+0

# number theory

0
42
1

For each positive integer n, let S(n) denote the sum of the digits of n. How many three-digit n's are there such that n ==  S(n) + S(S(n)) (mod  9)?

Jun 25, 2021

#1
+420
+1

The divisibility rule for 9 says that: $$S(n)\equiv n (\text{mod 9})$$

This rule is true every number can be written as $$x_1+10x_2+...10^{n-1}x_n$$, where $$x_n$$ is the nth digit of the number, and since 10^n is always congruent to 1 mod 9 (because 10^n-1 is 99...9, which is divisible by 9), the expression reduces to $$x_1+1x_2+...1x_n$$, which is simply the sum of the digits.

Anyway, back to the question, the original expression reduces to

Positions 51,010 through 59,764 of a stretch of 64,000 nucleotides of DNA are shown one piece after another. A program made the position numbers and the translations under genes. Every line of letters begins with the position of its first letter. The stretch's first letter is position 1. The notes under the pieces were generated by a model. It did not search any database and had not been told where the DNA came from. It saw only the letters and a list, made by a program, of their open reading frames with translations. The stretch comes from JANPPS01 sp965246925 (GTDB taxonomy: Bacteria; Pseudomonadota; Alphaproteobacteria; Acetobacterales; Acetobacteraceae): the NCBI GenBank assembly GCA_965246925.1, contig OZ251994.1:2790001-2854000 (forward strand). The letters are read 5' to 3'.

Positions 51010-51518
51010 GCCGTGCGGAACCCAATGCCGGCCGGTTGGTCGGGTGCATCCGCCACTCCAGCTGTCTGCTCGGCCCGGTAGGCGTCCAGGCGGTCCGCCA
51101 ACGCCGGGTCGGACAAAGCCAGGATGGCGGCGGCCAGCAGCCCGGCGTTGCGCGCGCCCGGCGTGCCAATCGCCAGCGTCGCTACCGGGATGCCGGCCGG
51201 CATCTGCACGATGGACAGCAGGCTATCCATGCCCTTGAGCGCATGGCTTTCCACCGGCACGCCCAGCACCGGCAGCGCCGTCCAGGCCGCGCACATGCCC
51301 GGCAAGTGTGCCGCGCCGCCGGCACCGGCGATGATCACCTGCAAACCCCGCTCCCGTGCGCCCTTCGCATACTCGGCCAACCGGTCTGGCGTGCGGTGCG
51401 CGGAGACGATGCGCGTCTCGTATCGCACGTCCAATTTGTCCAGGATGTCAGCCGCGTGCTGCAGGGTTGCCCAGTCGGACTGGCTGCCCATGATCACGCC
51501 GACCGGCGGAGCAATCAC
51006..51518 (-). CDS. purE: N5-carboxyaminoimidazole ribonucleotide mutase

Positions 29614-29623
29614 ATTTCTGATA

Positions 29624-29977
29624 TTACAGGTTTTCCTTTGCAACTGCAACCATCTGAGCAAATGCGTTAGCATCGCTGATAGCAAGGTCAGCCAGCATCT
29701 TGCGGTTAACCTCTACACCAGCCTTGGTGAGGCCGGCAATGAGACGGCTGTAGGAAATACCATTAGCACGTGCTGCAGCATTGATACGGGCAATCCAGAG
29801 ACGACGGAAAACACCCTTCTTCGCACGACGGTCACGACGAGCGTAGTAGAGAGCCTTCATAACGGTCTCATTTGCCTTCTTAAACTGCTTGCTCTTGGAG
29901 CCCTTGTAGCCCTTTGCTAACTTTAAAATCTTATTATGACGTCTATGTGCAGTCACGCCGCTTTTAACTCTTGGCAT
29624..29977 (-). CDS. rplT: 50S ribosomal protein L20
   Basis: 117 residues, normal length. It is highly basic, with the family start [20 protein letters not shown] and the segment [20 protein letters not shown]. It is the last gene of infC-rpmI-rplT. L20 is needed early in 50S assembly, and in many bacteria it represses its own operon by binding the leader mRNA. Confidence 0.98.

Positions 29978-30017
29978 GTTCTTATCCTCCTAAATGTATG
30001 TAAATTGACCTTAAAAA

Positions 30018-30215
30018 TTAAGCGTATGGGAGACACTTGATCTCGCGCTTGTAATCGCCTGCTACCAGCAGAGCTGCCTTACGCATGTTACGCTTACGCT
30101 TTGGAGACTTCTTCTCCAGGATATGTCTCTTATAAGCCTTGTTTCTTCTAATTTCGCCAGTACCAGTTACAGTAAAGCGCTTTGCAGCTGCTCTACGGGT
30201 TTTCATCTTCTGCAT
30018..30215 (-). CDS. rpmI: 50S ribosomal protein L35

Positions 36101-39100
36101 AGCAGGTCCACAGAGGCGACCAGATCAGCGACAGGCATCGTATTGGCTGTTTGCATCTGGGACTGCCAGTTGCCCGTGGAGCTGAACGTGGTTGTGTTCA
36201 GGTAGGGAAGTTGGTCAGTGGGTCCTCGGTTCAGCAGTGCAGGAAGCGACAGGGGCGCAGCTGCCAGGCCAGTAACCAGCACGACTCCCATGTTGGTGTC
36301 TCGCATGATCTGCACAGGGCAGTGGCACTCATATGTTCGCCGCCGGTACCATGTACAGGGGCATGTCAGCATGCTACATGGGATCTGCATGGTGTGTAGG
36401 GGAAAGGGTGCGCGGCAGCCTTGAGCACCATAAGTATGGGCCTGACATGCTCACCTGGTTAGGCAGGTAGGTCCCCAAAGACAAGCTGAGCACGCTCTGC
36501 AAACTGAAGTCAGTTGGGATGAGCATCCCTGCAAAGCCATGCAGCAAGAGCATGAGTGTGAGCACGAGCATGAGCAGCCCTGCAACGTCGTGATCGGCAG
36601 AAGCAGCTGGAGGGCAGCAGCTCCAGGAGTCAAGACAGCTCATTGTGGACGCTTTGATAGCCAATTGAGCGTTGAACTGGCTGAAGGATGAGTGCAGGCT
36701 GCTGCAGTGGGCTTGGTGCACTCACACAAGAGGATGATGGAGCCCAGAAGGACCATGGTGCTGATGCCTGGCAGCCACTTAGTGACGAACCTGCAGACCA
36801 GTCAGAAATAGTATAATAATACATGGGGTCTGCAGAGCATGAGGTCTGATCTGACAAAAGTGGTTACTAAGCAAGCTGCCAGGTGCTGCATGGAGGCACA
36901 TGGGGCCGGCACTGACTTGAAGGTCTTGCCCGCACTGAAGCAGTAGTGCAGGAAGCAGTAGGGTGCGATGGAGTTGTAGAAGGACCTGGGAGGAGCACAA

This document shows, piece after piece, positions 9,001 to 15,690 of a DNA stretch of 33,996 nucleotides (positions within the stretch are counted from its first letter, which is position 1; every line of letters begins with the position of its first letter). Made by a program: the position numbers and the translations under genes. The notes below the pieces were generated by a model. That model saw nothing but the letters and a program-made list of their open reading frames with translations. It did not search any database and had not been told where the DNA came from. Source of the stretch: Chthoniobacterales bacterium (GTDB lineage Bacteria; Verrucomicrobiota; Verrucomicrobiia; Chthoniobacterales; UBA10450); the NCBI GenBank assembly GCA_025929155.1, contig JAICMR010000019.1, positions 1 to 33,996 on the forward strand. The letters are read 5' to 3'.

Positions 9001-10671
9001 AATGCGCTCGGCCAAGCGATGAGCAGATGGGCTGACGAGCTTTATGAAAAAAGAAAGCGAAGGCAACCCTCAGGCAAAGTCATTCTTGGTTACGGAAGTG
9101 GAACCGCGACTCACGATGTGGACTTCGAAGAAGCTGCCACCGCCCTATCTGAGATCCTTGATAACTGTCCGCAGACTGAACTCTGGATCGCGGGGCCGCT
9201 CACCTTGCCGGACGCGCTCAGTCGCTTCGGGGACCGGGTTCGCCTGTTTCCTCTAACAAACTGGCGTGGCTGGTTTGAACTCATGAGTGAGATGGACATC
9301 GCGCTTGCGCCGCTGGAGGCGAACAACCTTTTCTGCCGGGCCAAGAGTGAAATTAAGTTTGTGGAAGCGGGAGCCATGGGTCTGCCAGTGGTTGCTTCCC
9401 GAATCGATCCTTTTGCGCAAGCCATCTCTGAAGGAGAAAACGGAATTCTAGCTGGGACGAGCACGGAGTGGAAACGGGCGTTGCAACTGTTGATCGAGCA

$$n \equiv n+n (\text{mod 9})\\n\equiv 0 (\text{mod 9})$$

Now, we just need to find the number of 3 digit multiples of 9. Can you finish it?

Jun 25, 2021

#1
+420
+1

The divisibility rule for 9 says that: $$S(n)\equiv n (\text{mod 9})$$

This rule is true every number can be written as $$x_1+10x_2+...10^{n-1}x_n$$, where $$x_n$$ is the nth digit of the number, and since 10^n is always congruent to 1 mod 9 (because 10^n-1 is 99...9, which is divisible by 9), the expression reduces to $$x_1+1x_2+...1x_n$$, which is simply the sum of the digits.

Anyway, back to the question, the original expression reduces to

$$n \equiv n+n (\text{mod 9})\\n\equiv 0 (\text{mod 9})$$

Now, we just need to find the number of 3 digit multiples of 9. Can you finish it?

textot Jun 25, 2021